For the past two months I've been using Apple's new iPad mini 4 and recently I went back to my previous iPad mini 2. Like many iPad mini fans I skipped the iPad mini 3 because all it offered over the iPad mini 2 was Touch ID without any performance boost. The iPad mini 4 changed that, of course, bringing the iPad Air 2's guts and power to the mini form-factor. I wondered, though, does all this new speed – and RAM – matter for daily use? Turns out it does.
After years of being overlooked, there's recently been a lot of attention paid to Facebook's iOS app and it's over-use of background resources. Facebook has indicated they're aware of – and working on – the problem. Let's all say a hopeful word of thanks for that. Unfortunately, it's not just your iPhone that's being overworked by Facebook. Facebook runs rampant when its website is loaded in your Mac desktop's web browser, too, using more RAM than just about every other app – and definitely every other web page – you have open.
Monday night at the WSJD conference Tim Cook announced that Apple Music currently has 6.5 million people in the "paid category." Many folks are comparing that to Spotify's 20 million paid subscribers. Opinions on that comparison are all over the map, as you might imagine. One thing that seems to be missing is data showing how much each of those customers are paying. Many of them are paying far less than the perceived $10 per month.
Decades or centuries from now no one will care what we thought about any given movie or book released about Steve Jobs. What people will care about, however, is the information held by people who knew him. Let's stop the fighting and get to the documenting, folks.
The rooms in your home aren't acoustically designed to make speakers sound their very best. My rooms aren't either. It's for this reason that Sonos has been hard at work developing Trueplay, an innovative technology that will allow us to use our iPhones and iPads to automatically tune our Sonos speakers for the rooms and locations in which we place them.
With yesterday's release of iOS 9 to the masses, Content Blockers (a.k.a. ad blockers) have made their way into the iOS mainstream. As I recently said, that's a good thing and I'm happy about it. But now that you have the ability to easily run ad/content blockers on both your desktop and mobile browsers, what will it take for you to stop using them?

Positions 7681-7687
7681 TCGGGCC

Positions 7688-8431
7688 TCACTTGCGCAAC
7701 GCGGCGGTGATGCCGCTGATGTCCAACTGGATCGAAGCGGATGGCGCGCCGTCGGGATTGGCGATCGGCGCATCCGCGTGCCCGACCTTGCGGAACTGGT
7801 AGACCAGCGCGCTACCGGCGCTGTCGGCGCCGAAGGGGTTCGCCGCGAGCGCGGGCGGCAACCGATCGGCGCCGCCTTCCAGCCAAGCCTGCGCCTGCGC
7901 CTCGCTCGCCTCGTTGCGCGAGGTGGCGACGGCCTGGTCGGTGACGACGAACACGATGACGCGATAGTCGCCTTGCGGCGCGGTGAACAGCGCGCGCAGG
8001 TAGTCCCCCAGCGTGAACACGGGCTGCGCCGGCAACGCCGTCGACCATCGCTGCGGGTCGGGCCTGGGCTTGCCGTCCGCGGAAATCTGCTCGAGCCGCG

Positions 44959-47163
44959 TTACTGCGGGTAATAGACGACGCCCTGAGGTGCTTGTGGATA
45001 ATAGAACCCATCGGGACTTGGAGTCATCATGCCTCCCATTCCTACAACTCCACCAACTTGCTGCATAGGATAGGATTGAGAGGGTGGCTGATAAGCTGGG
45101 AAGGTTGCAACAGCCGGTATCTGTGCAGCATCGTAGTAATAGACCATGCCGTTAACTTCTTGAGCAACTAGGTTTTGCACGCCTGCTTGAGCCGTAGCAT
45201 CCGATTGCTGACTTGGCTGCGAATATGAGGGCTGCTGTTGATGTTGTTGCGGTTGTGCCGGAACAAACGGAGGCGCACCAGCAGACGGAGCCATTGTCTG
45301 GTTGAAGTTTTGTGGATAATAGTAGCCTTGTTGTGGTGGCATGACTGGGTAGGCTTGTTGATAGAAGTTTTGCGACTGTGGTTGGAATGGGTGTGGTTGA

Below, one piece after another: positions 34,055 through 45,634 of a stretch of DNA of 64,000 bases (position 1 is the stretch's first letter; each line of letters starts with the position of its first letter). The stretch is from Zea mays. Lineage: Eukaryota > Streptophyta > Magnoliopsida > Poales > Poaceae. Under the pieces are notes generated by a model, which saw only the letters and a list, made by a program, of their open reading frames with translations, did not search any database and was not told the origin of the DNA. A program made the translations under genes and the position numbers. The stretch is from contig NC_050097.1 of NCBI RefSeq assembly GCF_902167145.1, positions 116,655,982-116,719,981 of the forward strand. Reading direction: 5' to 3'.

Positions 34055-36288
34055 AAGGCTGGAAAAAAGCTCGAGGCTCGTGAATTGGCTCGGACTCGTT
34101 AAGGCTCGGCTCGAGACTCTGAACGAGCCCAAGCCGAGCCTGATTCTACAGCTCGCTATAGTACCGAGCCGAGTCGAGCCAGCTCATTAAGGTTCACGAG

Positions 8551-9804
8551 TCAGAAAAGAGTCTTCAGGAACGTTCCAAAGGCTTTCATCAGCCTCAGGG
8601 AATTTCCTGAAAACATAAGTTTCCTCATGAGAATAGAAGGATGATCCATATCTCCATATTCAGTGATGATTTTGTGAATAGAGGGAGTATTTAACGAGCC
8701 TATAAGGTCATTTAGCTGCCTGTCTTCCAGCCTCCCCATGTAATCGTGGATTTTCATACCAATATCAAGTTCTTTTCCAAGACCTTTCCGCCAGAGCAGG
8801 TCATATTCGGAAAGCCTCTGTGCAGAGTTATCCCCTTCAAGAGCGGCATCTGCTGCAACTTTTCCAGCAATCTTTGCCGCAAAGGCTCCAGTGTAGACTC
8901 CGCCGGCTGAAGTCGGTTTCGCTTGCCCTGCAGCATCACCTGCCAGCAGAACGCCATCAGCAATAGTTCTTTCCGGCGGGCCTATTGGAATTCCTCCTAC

In addition to all the new devices yesterday, Apple also introduced their iPhone Upgrade Program. This joins the ranks of the cell carriers relatively new programs that allow customers to finance the purchase of a phone over time. There are, however, some important differences buried in the details. Let's take a look.
Steve Jobs claimed to have "cracked the code" for creating a connected TV that doesn't suck back in 2011. Earlier this year TiVo introduced their answer to universal search called OnePass. Perhaps the latter gives us a glimpse into what the former will look like. Buzzfeed's John Paczkowski thinks so, and so do I.
I like to watch a lot of movies on a lot of different devices. Some of those devices are made by Apple, like my iPad and Apple TV, while some are made by TiVo, Roku, Panasonic, Sony and others. I need my media portable; not just portable in the mobile sense to take with me when I travel, but portable in the sense that I can't have limits on which of my devices will play any given movie. There's a way to do that with iTunes Movies, just be responsible when you do.
Apple's announcement of iOS 9 at WWDC included a feature that sent ripples through the online publishing community: iOS 9 will support third-party Content Blockers (as will/does Safari on OS X). The main goal of these, of course, is to give users the ability to filter out crap that slows down their (mobile) web experience. There's nothing wrong with that. They also (primarily) mean blocking ad-serving scripts. There's nothing wrong with that, either. In fact, I welcome it.
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